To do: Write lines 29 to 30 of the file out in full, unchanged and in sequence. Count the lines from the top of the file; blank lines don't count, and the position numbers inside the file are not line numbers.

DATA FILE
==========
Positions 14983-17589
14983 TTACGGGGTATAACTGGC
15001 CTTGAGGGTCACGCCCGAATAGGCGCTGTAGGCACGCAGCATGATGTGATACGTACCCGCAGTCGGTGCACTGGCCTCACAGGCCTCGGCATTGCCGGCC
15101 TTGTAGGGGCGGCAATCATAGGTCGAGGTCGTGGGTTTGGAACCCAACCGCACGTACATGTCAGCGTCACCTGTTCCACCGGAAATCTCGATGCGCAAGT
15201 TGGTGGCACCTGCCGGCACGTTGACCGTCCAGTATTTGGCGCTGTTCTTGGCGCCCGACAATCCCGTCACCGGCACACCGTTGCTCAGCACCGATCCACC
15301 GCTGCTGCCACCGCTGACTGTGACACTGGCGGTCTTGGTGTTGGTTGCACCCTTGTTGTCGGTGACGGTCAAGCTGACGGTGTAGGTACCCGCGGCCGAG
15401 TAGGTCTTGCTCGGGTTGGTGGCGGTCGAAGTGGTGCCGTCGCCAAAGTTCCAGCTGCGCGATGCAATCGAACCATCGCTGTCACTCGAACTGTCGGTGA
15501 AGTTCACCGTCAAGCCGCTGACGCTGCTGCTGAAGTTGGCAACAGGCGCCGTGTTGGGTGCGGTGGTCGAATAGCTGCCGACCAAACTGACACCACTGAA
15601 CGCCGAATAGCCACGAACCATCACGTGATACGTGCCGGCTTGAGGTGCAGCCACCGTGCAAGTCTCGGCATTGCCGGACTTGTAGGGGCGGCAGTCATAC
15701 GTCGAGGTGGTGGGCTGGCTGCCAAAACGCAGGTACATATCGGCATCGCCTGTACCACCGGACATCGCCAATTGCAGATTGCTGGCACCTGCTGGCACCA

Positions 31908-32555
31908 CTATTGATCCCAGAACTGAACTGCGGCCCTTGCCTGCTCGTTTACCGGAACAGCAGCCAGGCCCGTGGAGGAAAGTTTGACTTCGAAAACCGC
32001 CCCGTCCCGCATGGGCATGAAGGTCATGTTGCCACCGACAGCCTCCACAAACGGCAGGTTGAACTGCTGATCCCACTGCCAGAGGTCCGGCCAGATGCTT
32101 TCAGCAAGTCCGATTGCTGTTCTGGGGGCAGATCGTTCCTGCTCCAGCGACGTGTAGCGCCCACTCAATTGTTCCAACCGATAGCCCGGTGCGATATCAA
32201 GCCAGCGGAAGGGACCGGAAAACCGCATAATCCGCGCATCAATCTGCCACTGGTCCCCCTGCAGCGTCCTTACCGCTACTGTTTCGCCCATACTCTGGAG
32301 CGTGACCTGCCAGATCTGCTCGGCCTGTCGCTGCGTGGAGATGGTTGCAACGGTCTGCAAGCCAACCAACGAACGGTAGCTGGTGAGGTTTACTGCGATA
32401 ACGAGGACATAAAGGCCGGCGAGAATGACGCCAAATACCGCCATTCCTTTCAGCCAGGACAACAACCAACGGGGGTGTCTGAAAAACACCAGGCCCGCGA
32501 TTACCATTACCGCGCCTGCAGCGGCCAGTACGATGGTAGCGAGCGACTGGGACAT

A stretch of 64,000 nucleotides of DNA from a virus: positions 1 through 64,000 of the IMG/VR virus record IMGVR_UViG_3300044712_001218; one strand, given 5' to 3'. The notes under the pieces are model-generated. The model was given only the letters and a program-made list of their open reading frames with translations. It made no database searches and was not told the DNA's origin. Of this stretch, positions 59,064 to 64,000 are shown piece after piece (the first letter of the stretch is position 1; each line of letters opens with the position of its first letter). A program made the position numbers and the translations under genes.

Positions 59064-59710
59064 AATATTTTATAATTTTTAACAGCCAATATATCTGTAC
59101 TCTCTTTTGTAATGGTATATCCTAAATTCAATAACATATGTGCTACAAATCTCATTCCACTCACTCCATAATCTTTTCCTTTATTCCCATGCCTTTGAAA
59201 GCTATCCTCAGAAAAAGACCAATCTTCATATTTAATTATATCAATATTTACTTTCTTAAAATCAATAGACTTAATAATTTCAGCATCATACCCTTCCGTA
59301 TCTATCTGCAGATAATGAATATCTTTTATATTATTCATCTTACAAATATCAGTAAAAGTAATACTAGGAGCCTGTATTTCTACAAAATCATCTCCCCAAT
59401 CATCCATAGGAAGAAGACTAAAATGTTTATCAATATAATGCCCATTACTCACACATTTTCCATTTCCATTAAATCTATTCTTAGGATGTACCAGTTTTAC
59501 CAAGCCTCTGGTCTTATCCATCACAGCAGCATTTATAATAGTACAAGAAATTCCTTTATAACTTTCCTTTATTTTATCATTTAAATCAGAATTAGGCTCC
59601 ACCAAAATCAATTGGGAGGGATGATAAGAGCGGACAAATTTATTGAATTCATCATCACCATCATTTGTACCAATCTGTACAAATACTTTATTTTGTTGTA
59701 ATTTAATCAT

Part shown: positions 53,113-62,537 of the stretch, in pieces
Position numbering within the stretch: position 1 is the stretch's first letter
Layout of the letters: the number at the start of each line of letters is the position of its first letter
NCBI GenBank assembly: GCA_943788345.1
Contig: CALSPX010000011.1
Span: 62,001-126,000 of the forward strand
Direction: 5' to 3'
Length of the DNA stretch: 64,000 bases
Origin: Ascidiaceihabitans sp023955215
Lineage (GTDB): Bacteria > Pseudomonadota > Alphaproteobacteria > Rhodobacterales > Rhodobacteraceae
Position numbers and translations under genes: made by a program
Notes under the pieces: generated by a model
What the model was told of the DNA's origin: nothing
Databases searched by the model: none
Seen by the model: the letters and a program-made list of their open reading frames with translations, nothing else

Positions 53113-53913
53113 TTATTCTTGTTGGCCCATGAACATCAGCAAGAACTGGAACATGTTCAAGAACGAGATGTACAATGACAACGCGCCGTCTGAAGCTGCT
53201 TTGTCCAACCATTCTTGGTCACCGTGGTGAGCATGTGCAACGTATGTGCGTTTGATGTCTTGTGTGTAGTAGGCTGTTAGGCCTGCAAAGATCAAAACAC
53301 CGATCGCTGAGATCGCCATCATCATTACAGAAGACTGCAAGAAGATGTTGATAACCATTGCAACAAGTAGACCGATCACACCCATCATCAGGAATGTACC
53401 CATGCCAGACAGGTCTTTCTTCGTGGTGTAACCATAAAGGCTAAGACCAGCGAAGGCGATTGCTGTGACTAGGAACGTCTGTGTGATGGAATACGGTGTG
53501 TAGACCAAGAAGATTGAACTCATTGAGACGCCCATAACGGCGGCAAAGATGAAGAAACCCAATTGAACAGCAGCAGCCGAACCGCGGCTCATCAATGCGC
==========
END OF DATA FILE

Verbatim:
Part shown: positions 53,113-62,537 of the stretch, in pieces
Position numbering within the stretch: position 1 is the stretch's first letter